Often private credit funds aiming for capital appreciation will contain a mixture of debt and equity-like instruments. Instruments structured as debt will often have more substantial covenants and other forms of protection such as liens than equity-like instruments as a means of reducing risk. The typically high interest rates associated with these instruments also serve to offset the potential risk of such investments. The riskiest of these funds have liquidity, risk, and return characteristics similar to that of private equity, which can result in such funds being grouped with private equity allocations.

  • Distressed Credit: Distressed or impaired credit usually refers to a strategy targeting debt sourced from middle or large capitalization firms that have experienced a negative credit event of some sort, such as a default or restructuring. These funds look to buy steeply discounted debt instruments trading either in public markets or directly from the owners. Once the debt is purchased, managers may pursue a variety of strategies to maximize their returns.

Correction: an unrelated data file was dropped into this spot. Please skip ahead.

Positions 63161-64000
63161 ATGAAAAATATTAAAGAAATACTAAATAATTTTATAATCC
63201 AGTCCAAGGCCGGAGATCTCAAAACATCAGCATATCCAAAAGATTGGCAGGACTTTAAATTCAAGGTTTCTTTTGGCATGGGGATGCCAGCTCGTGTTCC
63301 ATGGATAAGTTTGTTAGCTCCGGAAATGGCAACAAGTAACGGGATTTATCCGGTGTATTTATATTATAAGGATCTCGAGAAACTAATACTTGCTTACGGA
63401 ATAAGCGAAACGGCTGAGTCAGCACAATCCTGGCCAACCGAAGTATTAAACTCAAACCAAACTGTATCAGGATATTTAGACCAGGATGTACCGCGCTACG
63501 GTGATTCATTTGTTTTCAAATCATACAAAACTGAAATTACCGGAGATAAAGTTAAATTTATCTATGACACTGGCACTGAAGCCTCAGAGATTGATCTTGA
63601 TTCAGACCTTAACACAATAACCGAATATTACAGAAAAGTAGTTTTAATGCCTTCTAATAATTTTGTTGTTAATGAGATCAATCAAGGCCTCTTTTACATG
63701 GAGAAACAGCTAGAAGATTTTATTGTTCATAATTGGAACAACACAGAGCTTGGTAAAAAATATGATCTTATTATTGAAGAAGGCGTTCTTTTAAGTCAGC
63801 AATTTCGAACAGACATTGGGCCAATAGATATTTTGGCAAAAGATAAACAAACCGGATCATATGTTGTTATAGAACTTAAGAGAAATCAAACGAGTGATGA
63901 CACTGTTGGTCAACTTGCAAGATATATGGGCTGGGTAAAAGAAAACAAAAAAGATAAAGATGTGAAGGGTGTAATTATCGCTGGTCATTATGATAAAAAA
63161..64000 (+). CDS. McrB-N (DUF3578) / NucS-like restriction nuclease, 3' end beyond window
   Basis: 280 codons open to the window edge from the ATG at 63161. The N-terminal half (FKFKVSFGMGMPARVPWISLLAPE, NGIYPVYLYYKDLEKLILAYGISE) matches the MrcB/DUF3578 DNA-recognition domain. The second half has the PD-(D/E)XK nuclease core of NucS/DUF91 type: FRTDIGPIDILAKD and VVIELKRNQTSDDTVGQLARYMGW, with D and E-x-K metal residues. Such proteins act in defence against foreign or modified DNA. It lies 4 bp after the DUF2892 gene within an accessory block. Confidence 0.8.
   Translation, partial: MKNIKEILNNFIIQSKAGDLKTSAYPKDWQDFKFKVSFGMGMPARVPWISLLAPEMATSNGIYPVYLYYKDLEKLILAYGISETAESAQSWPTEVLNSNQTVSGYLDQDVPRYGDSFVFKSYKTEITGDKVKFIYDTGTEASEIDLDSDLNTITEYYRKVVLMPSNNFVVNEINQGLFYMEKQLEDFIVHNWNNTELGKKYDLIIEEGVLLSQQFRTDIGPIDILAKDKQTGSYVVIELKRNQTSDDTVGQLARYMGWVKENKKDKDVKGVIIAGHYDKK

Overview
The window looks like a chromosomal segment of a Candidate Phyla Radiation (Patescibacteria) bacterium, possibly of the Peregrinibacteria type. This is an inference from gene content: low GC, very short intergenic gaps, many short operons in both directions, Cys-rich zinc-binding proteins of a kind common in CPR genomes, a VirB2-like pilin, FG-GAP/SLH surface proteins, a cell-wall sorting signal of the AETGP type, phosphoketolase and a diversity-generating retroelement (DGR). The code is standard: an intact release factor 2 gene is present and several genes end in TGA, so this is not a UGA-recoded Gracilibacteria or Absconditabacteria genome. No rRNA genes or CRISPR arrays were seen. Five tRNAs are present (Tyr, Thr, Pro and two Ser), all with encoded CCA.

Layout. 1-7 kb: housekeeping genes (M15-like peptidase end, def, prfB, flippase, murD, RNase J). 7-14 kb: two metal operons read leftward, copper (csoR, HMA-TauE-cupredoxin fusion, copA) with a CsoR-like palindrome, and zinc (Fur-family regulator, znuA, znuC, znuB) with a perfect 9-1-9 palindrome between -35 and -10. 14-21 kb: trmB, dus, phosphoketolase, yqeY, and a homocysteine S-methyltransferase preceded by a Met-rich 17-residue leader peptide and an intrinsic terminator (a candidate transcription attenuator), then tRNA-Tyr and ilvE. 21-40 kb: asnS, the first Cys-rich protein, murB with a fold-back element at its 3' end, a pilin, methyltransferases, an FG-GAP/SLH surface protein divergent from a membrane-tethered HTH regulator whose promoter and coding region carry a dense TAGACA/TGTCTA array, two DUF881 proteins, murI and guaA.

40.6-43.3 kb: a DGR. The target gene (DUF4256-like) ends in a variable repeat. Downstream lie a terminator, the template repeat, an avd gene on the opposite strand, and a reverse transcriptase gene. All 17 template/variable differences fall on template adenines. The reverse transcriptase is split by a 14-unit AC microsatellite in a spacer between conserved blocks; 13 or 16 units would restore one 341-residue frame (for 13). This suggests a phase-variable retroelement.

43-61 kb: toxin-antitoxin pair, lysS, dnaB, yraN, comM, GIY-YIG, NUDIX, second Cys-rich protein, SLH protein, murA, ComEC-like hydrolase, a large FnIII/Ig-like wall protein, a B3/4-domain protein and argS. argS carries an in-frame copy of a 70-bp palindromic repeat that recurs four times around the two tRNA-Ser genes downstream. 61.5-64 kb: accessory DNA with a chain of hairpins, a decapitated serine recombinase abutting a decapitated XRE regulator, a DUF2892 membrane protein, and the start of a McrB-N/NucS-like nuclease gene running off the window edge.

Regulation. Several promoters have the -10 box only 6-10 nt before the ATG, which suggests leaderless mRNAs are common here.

Some managers will negotiate with borrowers to enhance returns by using their position as a debtholder to win concessions from the borrower. Others may calculate that the investment price of the instrument will benefit from upcoming catalysts such as a refinancing or an improvement in the company’s business position.

Managers operating in this sector often possess extensive analytical resources which enable them to research the legal and economic issues associated with distressed credit. They will often work with other similar investors to maximize their negotiating leverage. By purchasing debt securities at what is often a deep discount, their returns are generated based on their ability to reduce this discount as a result of value-creating events they either actively or passively take part in. The average return targeted using such strategies is generally in the mid-teens or higher. A main risk of these strategies stems from the need to involve a variety of different entities in a restructuring, which can complicate attempts to achieve a mutually beneficial resolution.